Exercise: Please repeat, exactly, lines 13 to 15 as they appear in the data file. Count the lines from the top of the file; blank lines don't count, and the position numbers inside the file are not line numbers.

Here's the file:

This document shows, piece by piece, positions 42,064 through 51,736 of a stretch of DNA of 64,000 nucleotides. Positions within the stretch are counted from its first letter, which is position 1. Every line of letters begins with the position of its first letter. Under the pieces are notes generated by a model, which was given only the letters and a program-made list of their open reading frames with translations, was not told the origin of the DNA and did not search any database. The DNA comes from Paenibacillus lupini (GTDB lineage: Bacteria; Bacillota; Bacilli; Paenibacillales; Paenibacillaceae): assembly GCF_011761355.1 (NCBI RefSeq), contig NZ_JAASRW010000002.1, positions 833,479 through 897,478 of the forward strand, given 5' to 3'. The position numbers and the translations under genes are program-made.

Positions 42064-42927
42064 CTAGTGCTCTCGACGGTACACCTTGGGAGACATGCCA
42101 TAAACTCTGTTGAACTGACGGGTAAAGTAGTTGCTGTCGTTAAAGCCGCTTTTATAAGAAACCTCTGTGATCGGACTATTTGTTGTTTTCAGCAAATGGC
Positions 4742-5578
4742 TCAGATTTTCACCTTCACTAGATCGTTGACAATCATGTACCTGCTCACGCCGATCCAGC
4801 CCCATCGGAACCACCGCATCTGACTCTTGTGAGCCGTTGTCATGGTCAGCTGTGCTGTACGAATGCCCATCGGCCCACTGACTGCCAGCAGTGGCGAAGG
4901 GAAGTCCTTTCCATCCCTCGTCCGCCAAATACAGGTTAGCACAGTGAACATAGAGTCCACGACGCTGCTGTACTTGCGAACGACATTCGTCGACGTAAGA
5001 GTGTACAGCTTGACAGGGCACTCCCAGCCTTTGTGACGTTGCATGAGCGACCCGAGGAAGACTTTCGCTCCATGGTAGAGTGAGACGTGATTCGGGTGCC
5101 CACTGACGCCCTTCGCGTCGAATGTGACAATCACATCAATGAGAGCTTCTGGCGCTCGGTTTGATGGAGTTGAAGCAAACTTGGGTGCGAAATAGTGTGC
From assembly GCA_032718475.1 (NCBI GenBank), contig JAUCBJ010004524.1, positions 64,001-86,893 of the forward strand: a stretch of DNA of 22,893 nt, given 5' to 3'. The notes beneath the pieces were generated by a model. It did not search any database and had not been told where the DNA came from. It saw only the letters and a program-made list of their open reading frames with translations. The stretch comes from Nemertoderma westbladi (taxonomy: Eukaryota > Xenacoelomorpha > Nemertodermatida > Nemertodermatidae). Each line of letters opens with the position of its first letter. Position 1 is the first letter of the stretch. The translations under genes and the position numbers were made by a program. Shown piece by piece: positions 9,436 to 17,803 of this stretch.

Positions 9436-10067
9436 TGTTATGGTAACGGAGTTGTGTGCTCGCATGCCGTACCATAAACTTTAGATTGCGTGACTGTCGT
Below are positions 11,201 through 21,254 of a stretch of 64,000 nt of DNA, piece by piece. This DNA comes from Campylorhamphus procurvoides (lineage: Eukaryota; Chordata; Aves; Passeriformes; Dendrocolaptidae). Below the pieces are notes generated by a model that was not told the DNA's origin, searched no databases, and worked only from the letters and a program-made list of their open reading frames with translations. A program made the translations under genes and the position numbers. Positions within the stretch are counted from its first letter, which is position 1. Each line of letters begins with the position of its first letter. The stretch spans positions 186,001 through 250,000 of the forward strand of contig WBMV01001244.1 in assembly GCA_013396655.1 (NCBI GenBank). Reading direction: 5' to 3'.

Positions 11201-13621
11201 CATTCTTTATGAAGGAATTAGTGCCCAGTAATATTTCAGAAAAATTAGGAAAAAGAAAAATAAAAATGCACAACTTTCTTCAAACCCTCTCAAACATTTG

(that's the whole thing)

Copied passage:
9436 TGTTATGGTAACGGAGTTGTGTGCTCGCATGCCGTACCATAAACTTTAGATTGCGTGACTGTCGT
Below are positions 11,201 through 21,254 of a stretch of 64,000 nt of DNA, piece by piece. This DNA comes from Campylorhamphus procurvoides (lineage: Eukaryota; Chordata; Aves; Passeriformes; Dendrocolaptidae). Below the pieces are notes generated by a model that was not told the DNA's origin, searched no databases, and worked only from the letters and a program-made list of their open reading frames with translations. A program made the translations under genes and the position numbers. Positions within the stretch are counted from its first letter, which is position 1. Each line of letters begins with the position of its first letter. The stretch spans positions 186,001 through 250,000 of the forward strand of contig WBMV01001244.1 in assembly GCA_013396655.1 (NCBI GenBank). Reading direction: 5' to 3'.

Positions 11201-13621